And then, as always, the question came, "What can we do?" It's an important question because in many respects we are the last line of defense against the encroachment of the childhood stealers.

We might not have entered the profession as to be "warriors," but that often becomes part of any "calling." First and foremost we must make sure we are educated ourselves, that we not only know the evidence, but are likewise prepared to cite it when challenged. In a past life, I worked in public relations and one of the things we would tell clients is to develop an "elevator pitch," those four or five sentences that convey the essence of your message, one that can be delivered concisely during a quick ride in a lift. Everyone's will be different, but mine goes something like this:

"All the research shows that 'successful' people have three common traits: they are self-motivated, they work well with others, and they are sociable. This is exactly what is fostered through a play-based education, while corporate-style education is based on carrot-and-stick motivation, rewards selfishness, and leaves social skill development to playground bullies. If we want our kids to be successful, we will let them spend their childhoods playing. That's what the evidence tells us about success."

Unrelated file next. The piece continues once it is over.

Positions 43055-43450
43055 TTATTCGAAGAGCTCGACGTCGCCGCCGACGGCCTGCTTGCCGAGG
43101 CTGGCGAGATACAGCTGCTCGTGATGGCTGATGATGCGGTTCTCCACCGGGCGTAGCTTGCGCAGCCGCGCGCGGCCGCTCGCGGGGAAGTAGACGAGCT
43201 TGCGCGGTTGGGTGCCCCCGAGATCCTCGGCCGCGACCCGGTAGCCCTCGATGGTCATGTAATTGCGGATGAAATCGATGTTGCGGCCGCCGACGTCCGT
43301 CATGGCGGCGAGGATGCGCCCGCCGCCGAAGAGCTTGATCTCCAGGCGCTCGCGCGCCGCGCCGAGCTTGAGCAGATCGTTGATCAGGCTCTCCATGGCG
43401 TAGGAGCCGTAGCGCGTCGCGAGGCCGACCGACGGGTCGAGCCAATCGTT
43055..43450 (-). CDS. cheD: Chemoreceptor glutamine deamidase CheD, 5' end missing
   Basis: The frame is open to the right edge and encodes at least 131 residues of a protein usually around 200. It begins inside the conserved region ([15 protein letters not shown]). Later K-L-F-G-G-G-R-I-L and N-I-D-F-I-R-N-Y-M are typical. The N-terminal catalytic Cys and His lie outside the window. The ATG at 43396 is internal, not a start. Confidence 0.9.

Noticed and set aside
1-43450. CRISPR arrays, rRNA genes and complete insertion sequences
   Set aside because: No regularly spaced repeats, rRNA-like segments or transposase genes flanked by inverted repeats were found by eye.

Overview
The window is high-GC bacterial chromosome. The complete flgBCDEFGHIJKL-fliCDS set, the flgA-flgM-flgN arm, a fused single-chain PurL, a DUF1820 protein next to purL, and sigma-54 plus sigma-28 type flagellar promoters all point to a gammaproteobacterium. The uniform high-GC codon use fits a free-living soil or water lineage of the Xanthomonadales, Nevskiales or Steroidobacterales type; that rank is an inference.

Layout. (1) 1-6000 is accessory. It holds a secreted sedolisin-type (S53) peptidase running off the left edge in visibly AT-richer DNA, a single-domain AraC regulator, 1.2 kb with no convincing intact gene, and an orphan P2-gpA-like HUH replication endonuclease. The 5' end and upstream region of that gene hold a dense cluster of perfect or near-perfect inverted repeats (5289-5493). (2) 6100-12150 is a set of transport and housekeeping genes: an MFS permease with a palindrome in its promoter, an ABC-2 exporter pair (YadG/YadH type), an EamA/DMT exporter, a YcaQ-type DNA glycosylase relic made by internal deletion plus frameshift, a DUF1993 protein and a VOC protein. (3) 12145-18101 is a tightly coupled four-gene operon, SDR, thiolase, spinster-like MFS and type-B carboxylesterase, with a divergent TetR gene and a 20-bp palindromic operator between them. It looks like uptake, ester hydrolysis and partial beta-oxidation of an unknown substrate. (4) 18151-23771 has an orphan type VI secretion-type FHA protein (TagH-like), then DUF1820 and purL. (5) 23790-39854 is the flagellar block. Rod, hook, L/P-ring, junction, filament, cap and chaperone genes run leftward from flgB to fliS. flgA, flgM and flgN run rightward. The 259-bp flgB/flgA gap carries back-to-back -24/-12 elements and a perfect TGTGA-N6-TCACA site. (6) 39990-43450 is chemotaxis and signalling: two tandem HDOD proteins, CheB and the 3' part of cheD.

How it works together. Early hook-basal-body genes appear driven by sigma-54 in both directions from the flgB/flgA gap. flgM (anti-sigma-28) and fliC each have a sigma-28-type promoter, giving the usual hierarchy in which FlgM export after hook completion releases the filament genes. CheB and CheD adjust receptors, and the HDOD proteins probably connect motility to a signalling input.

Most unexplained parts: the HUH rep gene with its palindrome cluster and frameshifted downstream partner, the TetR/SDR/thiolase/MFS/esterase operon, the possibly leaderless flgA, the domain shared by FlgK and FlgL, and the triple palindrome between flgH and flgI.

But when I have a bit more time, I've found that the most powerfully persuasive technique we have at our disposal is to simply help doubtful adults to connect to their own childhoods by asking them about their memories of play. Invariably, you see them relax as they fondly recall playing outdoors (and it's almost always outdoors), with friends, with few toys, lots of time, and little supervision. They will tell you of rocks and sticks and water. They will tell you of forts and conflict and fantasy. They will tell you of risk and mess and failure. They will in a matter of minutes tell you of all the things that a childhood of play has done for them. I ask questions, inquire after details, and wonder how they felt and even what lessons they learned. Then, when the time is ripe, I simply say, "That's what I want for all children."

We have been called to this and today we are called to do more than we might have expected.

Hey friends! I'm currently in Australia where I'll be presenting in venues around the country. I'd love to meet you! A few of the events are sold out, but there is still room in others. If you're interested, click here for details about my "tour."

Also . . .

I've just published a book! If you are interested in ordering Teacher Tom's First Book, click here. Thank you!